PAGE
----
Aug. 9-29, 2002
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U.Va. freezes state-funded jobs, braces for more budget cuts
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U.Va. freezes state-funded jobs, braces for more budget cuts

Staff report

Facing bleak financial news from the state and the prospect of additional budget cuts, the University’s administration has fine-tuned the guidelines of a hiring freeze announced July 25 and asked vice presidents and deans to prepare plans for the equivalent of a 7 percent reduction in their spending.

“We fully expect to be asked by the governor to make additional reductions to our operating budgets in this fiscal year and next, although at this time we do not know the magnitude of those reductions,” wrote Yoke San L. Reynolds, vice president for finance, and Colette Sheehy, vice president for management and budget, in a memo distributed Aug. 1. “We believe at this time that planning for a 7 percent reduction will adequately cover what we might be asked to do.”

The University anticipated receiving about $141.5 million from the state in the 2003 fiscal year, which began July 1. That accounts for about 17 percent of the academic division’s budget.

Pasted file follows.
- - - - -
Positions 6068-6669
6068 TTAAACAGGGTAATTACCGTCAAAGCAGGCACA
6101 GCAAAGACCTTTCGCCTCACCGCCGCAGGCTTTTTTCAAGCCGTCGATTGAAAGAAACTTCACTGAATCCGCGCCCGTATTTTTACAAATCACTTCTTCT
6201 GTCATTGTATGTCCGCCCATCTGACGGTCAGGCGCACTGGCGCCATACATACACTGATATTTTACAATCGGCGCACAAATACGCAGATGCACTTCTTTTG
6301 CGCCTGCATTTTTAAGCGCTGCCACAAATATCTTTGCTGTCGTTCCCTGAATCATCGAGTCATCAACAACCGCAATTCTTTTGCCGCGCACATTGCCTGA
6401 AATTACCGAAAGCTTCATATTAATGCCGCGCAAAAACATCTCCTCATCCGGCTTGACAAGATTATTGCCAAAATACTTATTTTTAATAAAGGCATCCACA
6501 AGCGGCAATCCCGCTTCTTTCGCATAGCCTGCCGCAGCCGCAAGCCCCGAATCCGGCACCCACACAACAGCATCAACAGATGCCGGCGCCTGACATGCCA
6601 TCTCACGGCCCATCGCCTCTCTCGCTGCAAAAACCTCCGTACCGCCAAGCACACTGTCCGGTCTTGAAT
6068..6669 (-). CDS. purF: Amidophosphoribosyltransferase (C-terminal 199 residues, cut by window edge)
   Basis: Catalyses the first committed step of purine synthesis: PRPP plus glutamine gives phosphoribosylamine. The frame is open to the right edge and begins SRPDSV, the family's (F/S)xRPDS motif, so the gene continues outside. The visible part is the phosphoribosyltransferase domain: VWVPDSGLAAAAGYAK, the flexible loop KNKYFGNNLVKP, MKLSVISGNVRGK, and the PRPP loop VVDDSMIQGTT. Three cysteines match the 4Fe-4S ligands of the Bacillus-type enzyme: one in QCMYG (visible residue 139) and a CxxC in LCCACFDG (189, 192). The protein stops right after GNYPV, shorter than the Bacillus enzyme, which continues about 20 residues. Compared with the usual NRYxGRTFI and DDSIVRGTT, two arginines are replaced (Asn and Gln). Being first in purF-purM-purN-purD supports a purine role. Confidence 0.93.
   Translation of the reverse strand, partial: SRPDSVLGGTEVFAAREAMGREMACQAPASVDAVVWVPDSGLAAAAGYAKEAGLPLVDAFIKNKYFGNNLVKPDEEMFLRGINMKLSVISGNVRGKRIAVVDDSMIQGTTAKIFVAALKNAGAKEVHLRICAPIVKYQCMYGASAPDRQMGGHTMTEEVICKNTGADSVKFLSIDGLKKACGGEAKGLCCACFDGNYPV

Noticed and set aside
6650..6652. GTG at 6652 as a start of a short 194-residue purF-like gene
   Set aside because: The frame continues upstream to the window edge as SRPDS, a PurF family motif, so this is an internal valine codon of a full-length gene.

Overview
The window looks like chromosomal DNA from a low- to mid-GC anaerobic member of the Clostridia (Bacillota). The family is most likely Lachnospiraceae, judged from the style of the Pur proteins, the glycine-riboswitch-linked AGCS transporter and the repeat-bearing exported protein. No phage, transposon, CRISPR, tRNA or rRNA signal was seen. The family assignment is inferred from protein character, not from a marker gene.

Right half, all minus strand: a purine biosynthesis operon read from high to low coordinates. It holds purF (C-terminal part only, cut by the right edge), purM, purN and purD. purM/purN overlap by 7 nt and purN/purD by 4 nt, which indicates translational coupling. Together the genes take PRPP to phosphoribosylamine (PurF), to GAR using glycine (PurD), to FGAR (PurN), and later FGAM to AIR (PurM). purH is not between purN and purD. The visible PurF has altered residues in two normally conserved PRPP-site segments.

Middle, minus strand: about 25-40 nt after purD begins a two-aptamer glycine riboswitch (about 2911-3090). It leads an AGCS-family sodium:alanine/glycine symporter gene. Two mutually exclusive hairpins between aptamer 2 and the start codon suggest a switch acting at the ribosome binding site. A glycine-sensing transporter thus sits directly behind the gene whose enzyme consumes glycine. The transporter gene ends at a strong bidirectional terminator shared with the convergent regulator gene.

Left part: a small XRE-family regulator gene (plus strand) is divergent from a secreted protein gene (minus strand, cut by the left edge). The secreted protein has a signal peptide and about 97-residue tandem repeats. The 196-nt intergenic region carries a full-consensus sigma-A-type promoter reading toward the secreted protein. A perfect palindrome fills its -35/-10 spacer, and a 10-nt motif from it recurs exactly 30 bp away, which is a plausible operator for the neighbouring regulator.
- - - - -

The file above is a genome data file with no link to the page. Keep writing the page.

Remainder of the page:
The freeze on state-funded hiring and discretionary spending came in response to a request on July 23 from Gov. Mark R. Warner for immediate action from state agency heads in light of a $237 million shortfall in revenue. Warner also asked his staff to reassess the revenue picture and said he plans to announce the revisions on Aug. 19.

“It is highly likely that any significant budget cut will affect jobs,” Reynolds and Sheehy said, noting that personnel expenses represent about 60 percent of the University’s operating budget. Vice presidents and deans were urged to “keep in mind” a variety of tools, ranging from attrition to layoffs, for addressing personnel expenses as part of their overall reduction plans.

As part of budget reduction plans, vice presidents and deans have been urged to consider a variety of tools for addressing personnel expenses, which represent about 60 percent of U.Va.’s operating budget. These tools are:

• abolishment of vacant positions/attrition

• leave without pay for agency convenience (with management approval, employees can volunteer to take leave without pay for up to four months)

• withdrawal of employment offers

• temporary workforce reduction: An agency head may require classified employees to take leave without pay for up to four months. Employee health insurance benefits would be continued.

• layoffs of classified employees as a last-resort budget reduction measure (see http://www.hrs. virginia.edu/Policies/emplrel/layoff.html)

• termination or reduction of the contractual cycle of general faculty

(see http://www.virginia.edu/provost/staffing.html)

• review of faculty re-appointments (see http://www.virginia.edu/provost/policies.html)

The University already has taken measures to deal with a reduction of $23.4 million in state funds for the 2003 fiscal year. Some teaching positions have remained unfilled or manned by temporary faculty, administration and academic budgets have been reduced, and in April the Board of Visitors increased tuition by about 9 percent.